Diners and travelers know Toronto is an eater's city, but with so many places to dine, choosing the best restaurants can be a challenge. Geography holds the answer; each neighborhood boasts its own unique culinary appeal. Here’s where to start.
This diverse neighborhood is home to Tibetan and West Indian populations, in addition to a growing cadre of artists and hip young people, resulting in an unparalleled dining scene.
To call the menu at chef Matty Matheson’s beloved restaurant eclectic would be an understatement: Dishes include Nashville hot chicken (some of the spiciest we’ve had), dan dan noodles with lamb, steak tartare, and large-format cote de boeuf. Catch live music downstairs.
Grant Van Gameren’s new spot is an updated diner with a gut-busting breakfast served until 4 p.m. Expect burgers and comfort food classics like chicken fingers—actually just one “finger” topped with hot sauce, ranch dressing and Japanese barbecue sauce.
If you love tacos, head to Grand Electric, and don’t miss the wings with mole "dust" and crema. For vegetarians, there’s a tempura cauliflower taco.
Of all the Tibetan restaurants, Himalayan Kitchen is the best choice. There are momos of all kinds served with spicy chile sauce, and be sure to order a thali platter.
West Queen West
Adventurous eaters looking to indulge in current trends should hit up West Queen West. The area is also well known for its galleries and design shops.
This new restaurant is one of a handful pioneering new ground in Canadian cuisine. Try the salty and plump cold-water shrimp, small and sustainably harvested in nearby Cape Breton. The trout is prepared with fermented leeks and rose cider vinegar, evoking the fragrant flowers of the provinces.
A favorite of restaurant obsessives, Dandylion is reasonably priced and vegetable centric, with a changing menu consisting of simply prepared meats and composed salads. Complimentary freshly baked bread with fromage blanc kicks off every meal.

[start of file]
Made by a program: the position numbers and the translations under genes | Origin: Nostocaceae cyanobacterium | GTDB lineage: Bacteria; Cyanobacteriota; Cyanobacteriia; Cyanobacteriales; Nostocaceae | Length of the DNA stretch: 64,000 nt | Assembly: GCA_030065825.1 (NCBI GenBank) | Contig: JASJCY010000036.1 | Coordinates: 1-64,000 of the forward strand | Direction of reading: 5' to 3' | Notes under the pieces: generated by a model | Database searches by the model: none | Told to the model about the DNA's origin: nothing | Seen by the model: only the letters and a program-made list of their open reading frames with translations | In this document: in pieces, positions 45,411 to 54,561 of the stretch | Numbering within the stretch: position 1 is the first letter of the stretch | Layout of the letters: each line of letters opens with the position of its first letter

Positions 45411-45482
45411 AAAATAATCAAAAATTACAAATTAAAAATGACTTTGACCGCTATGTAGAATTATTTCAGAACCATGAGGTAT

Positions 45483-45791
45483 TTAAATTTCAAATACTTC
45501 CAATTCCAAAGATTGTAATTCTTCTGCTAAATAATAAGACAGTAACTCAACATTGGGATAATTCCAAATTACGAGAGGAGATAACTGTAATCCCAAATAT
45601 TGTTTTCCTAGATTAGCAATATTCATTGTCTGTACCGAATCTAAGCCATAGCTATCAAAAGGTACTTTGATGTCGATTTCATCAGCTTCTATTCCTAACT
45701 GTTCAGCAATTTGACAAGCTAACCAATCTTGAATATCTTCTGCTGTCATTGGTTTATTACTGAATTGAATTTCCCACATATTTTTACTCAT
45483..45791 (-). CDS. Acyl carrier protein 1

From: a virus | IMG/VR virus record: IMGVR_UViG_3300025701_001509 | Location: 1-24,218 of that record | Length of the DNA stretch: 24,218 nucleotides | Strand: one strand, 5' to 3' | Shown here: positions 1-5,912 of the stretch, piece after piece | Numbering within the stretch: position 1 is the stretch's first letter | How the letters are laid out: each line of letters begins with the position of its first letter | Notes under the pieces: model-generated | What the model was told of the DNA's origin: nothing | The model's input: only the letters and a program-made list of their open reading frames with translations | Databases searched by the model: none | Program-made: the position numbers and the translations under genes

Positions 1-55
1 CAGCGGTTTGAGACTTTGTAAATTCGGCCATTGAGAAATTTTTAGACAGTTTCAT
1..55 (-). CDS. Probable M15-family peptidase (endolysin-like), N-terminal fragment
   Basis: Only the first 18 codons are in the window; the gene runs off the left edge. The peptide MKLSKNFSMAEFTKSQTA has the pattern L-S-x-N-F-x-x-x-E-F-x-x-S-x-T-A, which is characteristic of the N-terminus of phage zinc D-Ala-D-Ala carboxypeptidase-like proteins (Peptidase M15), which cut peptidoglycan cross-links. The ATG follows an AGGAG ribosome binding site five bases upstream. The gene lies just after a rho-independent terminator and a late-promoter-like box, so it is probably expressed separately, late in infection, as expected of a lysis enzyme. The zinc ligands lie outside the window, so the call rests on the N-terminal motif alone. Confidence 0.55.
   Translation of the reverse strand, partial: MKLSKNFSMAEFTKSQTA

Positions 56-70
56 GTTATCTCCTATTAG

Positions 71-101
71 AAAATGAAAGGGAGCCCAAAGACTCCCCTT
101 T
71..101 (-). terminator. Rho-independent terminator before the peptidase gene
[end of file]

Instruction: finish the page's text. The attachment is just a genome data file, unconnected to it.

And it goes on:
The pro move at this cozy diner-like dive is the Swan Plate: Mix and match a main with two sides. The fried chicken is heavenly, and the pumpkin grits strike the perfect balance between salty and sweet.
This new spot specializes in locavore-centric Canadian cuisine. Dishes on the four-course tasting menu include of-the-moment ingredients like nettles, nasturtiums, celeriacs and ramps. For dessert, indulge in buckwheat ice cream.
You can judge a city based on the delicious dining options of its Chinatown—and by this criterion, Toronto gets an A+.
This spot prepares 27 types of dumplings; try the classic pork and chive and the beef and white turnip.
Barbecue duck is the specialty, and the best way to enjoy it is served in soup, dumplings bobbing alongside the fatty and crisp meat. You can also order it with rice or panfried noodles. More typical fare is also top notch here.
This enclave and National Historic Site features hippie shops selling free-flowing clothing and incense; vintage stores; and a diverse range of groceries, bakeries and restaurants.
Tortas are the thing at this market staple. Expect a line, order at the counter and hope you can grab a stool in the window. Try the cochinita pibil with roast pork and plantains, or the del chavo, with ham and Oaxaca cheese.
This restaurant and wine bar is the latest from renowned Toronto restaurateur Jen Agg (Black Hoof, Cocktail Bar). The inventive menu is described by the team as "new North American or whatever, I dunno," which translates to dishes like sunchokes with salt cod, chives and black olives, and lamb with fava beans, feta and herbs.
Hit up this bakery for its famous sourdough; you’re in for an appealingly dense loaf with delightful acidic notes.
Little Italy packs in the charm with bakeries and trattorias, yet also has a bustling nightlife.
This modern Korean spot features an ever-changing menu, but you can expect inventive dishes like the Waldorf salad made with perilla leaves and spicy gochujang-laced ratatouille.
A Toronto mainstay, this tapas and cocktail bar (with a drinks menu heavy on vermouth and sherry) is as fun as it is tasty. Try the stracciatella and boquerones, the chicken liver mousse with rhubarb and any of the "canned specialities."
Georgia Kral is a reporter and editor based in Brooklyn. Follow her food and travel adventures at @georgiakral.
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